How to Keep Your Cat Safe This Fall

Fall is a time of beautiful colors, chilly weather and seasonal hazards. As a pet owner, it’s important to be aware of the various dangers that can injure your cat when fall begins. Keeping your cat safe at this beautiful time of year can help you and your cat enjoy the season.

Prepare an Indoor Space for Outdoor Cats

Outdoor pets can be at risk for hypothermia when the temperature drops. While cold spells are more common in winter, many areas of the country can also experience low temperatures in fall. If your cat lives outdoors, keep an eye on your local weather report. Give your cat somewhere that he or she can go when the temperatures drop.

If your cat is allowed to take shelter in your garage, keep that space cleaned and safe for your cat. Cleaning chemicals, engine coolant and other common items found in the garage can be toxic, so keep them locked away when your cat is present. Remember to provide your cat with bedding, food and water in his or her temporary housing.

Keep Allergies Under Control

Some cats experience allergies in fall. Persistent scratching, watery eyes, skin rashes, dry skin, ear irritation and other problems are all signs that your cat is experiencing this seasonal problem. If you notice that your pet is having problems, take him or her to the veterinarian for a check up.

Protect from Rodenticides

Many homeowners use rodenticides in fall to prevent mice and rats from invading their home. Unfortunately, the same poison that kills rats can also harm your cat. Keep rodenticides inside metal bait houses to avoid exposing your cat, or use glue traps to catch pests on your property.

Be Aware of Holiday Hazards

Halloween and Thanksgiving can be a time of many hazards for cats. Some dangers to watch out for include:

  • Halloween candy. Sugary candy is bad for pets, and chocolate can even be toxic. Keep your Halloween candy up and away from your cat. If you have children, instruct them not feed their candy to your cat, and remind them to keep their Halloween candy in a location that your cat can’t reach.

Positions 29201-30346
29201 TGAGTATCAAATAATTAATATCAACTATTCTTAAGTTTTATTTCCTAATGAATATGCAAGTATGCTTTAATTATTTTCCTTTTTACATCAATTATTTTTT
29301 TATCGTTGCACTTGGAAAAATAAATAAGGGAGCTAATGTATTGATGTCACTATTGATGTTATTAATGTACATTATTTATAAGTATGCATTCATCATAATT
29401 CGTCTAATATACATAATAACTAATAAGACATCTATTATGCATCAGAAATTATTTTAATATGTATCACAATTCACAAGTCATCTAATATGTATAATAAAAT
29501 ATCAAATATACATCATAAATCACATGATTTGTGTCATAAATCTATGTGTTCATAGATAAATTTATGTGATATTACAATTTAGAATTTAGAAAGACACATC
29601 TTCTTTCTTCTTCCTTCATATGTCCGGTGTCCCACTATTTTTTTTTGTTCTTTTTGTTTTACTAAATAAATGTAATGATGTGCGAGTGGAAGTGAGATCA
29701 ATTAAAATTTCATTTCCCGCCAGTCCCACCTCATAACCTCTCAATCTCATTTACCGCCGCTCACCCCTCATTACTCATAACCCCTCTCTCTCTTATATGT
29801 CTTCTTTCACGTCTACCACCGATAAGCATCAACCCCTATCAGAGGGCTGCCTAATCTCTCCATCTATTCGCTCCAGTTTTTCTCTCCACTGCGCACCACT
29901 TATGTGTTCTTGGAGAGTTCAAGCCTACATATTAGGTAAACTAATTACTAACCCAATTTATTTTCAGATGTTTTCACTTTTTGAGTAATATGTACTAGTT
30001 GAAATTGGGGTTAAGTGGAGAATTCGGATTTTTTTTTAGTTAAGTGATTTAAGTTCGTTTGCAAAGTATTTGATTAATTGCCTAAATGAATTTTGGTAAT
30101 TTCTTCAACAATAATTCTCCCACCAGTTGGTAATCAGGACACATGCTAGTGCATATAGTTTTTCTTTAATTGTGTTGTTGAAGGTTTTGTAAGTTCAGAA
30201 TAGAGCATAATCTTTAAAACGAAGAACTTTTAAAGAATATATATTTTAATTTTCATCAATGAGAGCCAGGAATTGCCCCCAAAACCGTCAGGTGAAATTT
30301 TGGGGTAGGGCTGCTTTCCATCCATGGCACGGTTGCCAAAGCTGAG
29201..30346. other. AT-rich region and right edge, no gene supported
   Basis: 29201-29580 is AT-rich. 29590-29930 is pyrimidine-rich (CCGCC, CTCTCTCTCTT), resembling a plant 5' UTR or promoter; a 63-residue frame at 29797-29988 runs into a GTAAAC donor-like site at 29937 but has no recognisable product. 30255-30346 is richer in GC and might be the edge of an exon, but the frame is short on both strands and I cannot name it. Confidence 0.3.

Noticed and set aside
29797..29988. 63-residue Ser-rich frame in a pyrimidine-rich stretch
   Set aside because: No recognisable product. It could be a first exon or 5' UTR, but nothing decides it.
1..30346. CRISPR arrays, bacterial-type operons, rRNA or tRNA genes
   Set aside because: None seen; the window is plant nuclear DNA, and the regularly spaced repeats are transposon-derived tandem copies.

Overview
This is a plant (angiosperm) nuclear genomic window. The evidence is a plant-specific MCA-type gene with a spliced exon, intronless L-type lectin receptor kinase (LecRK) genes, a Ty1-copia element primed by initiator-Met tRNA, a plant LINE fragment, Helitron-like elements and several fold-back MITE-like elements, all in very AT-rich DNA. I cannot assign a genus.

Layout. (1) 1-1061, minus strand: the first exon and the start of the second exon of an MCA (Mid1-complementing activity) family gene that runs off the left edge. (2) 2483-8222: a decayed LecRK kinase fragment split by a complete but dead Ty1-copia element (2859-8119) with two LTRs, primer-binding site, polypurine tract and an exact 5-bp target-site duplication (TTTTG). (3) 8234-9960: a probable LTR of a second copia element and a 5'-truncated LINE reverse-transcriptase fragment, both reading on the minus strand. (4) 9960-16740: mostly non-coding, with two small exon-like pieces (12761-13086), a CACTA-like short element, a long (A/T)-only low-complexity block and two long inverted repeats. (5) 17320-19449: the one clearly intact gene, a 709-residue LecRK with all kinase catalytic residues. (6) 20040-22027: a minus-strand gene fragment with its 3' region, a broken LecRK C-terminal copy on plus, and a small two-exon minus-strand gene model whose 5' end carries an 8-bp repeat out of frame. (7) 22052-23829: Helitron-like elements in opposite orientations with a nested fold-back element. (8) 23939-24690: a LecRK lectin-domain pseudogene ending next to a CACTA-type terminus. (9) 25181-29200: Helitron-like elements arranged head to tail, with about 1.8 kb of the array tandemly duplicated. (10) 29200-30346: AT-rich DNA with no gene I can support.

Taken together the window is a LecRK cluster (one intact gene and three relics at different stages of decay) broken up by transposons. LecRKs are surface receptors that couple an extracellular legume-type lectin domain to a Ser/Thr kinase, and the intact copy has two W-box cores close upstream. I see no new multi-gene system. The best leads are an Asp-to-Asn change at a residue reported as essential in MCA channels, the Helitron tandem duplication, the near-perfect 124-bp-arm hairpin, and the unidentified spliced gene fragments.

• People food at Thanksgiving. There are many types of people food that are not safe for cats, including onions, leeks, garlic, baker’s chocolate and meat with bones. If you’d like to feed your cat a special holiday treat at Thanksgiving, consider getting your cat a commercially prepared cat feast, or talk to your pet’s veterinarian about homemade foods that your pet can consume safely.
  • Presence of strangers. Holidays are a time when family and friends come to visit. If your cat likes his or her alone time, this can cause your cat stress or anxiety. Make sure that your cat has a place to go that’s away from visitors and noise. If possible, keep your pet’s bed in a room that’s off limits to visitors.
  • Holiday lights and decorations. Holiday lights are shiny and enticing for playful cats, but playing with string lights and decorations can lead to very serious injuries. Keep your holiday decorations up and away from your cat at all times.

Join the NASC

The National Animal Supplement Counsel is an organization dedicated to promoting the health and wellness of animals through use of supplements. We always welcome new members! To become a member, visit our website.